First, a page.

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How, then, shall the dangers with which we are thus menaced, be, on our part, most effectually encountered ?
Next to your fervent supplications to the throne of
and a firm reliance on that Providence which has so often averted from our Church perils the most imminent, let me exhort you, my Reverend Brethren, to put your adversaries to rebuke, by such wellregulated zeal, and such irreprehensible conduct, as shall render ineffectual any efforts to deprive you of that strong hold in public opinion, which will be a shield against a host of foes. An assiduous discharge of all your pastoral duties is indispensably requisite; not only such as relate to the public ritual of the Church, and your discourses from the pulpit; but also the visiting of the sick, the instruction of the ignorant, the consolation of the afflicted, the relief of the necessitous, and the education of the children of the
poor in the principles of our Established Church. Your labours in these respects will be greatly facilitated by enrolling yourselves as members of those venerable societies, which, framed on the pure principles of our Church, and conducted under its immediate auspices, have long been successfully occupied in promoting these and other laudable
purposes: and your render you,
union with them will at the same time best evince your adherence to that system of church-membership, which both gives additional weight and respectability to the pastoral office, and affords, under Providence, the best possible security, that no evil shall accrue from your well-intentioned efforts. But, above all, will be requisite, such unintermitting caution and vigilance with respect to your own personal demeanour, in the various concerns of social and domestic life, and in the daily and hourly habits which form individual character, as may if possible, invulnerable even to malignity itself.
By attention to these general rules of conduct, many, I am persuaded, among
the hum. blest of God's faithful Ministers, are, at this moment, doing much to strengthen the hands of the Church, and to discomfit its adversaries. It
may be given to few to stand prominent in the field of warfare, to engage
in individual conflict, and to gather trophies of success. But all are, more or less, advancing the general cause, by remaining steadfastly each at his post, and unobtrusively discharging the duties assigned to him. By persevering in this course, you will also best ensure to yourselves a fair portion of public favour.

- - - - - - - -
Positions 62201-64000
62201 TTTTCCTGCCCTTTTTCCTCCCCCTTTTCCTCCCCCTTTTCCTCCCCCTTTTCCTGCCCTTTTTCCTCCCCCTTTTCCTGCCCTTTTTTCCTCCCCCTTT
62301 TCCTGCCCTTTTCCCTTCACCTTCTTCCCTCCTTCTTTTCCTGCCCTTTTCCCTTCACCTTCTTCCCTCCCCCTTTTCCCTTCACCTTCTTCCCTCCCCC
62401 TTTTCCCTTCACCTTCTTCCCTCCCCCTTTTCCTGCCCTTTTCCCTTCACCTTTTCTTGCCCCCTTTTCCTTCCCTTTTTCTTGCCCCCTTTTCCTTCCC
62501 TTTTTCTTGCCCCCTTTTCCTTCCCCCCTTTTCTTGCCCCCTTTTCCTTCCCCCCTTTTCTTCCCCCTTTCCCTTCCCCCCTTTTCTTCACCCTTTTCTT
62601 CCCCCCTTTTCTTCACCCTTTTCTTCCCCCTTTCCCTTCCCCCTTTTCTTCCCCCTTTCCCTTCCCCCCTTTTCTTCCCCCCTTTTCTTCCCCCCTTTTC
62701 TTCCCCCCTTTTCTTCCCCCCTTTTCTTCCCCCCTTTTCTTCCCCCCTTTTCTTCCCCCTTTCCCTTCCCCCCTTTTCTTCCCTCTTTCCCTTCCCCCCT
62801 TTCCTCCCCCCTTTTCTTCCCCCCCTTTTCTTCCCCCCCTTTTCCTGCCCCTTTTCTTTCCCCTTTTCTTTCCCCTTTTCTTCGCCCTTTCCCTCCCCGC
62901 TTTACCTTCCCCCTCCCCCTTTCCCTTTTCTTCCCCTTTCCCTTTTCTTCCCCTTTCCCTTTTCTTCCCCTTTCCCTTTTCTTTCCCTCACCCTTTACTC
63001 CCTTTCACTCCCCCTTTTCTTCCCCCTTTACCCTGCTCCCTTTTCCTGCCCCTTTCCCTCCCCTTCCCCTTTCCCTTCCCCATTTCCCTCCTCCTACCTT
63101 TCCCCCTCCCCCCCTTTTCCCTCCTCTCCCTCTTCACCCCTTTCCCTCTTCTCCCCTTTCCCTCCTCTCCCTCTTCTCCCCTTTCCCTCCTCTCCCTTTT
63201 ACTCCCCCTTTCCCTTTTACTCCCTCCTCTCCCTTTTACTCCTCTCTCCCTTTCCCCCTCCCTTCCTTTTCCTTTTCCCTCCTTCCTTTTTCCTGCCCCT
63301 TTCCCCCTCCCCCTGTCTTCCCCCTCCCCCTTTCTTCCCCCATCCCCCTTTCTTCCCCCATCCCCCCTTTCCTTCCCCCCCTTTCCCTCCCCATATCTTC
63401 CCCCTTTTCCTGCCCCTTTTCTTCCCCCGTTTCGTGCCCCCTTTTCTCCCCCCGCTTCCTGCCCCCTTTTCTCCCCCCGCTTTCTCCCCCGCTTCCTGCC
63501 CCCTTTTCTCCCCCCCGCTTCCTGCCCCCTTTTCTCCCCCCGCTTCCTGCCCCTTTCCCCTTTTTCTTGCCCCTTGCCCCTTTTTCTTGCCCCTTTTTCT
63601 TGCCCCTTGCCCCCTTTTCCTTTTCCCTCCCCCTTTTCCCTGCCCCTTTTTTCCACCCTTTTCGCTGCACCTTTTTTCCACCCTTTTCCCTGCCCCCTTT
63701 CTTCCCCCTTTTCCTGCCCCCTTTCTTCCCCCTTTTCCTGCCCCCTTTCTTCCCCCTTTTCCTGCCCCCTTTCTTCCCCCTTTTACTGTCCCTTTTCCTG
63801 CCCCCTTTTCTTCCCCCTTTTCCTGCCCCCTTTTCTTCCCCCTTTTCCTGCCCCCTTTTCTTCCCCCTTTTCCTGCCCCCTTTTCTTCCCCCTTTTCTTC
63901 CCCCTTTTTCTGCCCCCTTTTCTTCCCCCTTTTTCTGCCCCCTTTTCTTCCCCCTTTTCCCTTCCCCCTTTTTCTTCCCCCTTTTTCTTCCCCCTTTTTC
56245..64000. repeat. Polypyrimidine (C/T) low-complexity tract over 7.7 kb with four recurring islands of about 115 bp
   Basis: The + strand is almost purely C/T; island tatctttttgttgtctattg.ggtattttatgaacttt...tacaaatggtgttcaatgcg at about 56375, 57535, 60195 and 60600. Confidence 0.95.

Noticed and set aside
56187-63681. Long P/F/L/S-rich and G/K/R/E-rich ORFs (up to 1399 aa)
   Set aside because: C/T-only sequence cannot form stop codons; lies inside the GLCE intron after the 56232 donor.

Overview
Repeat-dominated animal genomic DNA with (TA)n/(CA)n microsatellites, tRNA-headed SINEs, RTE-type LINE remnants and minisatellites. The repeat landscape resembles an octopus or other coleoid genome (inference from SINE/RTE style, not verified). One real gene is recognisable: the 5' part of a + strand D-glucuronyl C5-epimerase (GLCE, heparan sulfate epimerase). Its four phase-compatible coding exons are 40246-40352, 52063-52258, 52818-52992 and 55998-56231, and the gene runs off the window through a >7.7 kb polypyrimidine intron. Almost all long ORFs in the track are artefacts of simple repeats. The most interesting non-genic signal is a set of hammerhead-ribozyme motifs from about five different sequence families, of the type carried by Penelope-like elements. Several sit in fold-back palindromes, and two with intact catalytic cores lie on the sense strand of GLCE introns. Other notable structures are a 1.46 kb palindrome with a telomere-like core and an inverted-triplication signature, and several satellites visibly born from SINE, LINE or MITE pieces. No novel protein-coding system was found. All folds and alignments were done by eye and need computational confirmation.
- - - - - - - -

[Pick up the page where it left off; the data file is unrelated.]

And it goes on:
So long as the Laity see that you are thus intent upon your duty, and that you are pursuing the course appointed to you upon higher principles than worldly interest or self-importance, you will command respect and esteem even from those who differ from you, as well as from those who accept your ministrations.
Be assured, too, my Brethren, that the Clerical character is becoming daily better understood among us, and more correctly estimated. The rapid progress of education, in all its branches, has introduced into
every rank of society such accessions of general information, that a Clergyman will find himself less able than heretofore to maintain the credit due to his station, if his attainments fall short of what may reasonably be expected. If his office as a Parish Priest entitle him to respect, let him remember that it subjects him also to a severer scrutiny; and that where any requisite qualification is notoriously wanting, it is not all the weight of assumed authority that will cover the defect. Public esteem is guided by other rules. It is not to be extorted by arbitrary mandates. It results from opinion, from observation, from comparison, from those mixed feelings and sentiments which, however they may occasionally err, afford, upon the whole, a pretty accurate criterion of real desert.
But it is time to close these reflections. The inference from them all is briefly this: —that our conduct should exhibit firmness, tempered by moderation ; a zeal according to knowledge; vigilance, untainted by mean suspicion ; courtesy, not degenerating into feeble compliance; ingenuousness, free from offence, yet incapable of being misunderstood :-in short, that we adopt, as a golden rule, that comprehensive exhortation of the Apostle, “In malice be ye children, but in understanding be men.”
DIOCESE OF DURHAM,
REVEREND BRETHREN, SINCE we met together at my primary Visitation, public events of deep interest have passed before us in such rapid succession, that it is difficult to fix our thoughts upon subjects which more immediately belong to our own profession. The ordinary occupations of the Clergy, whether in the humbler or higher stations of the Church, whether in comparative seclusion from the world or in its more active scenes, have been, and still are, interrupted and disturbed by the din of political strife, intruding, more or less, upon every class of society with its almost incessant annoyance.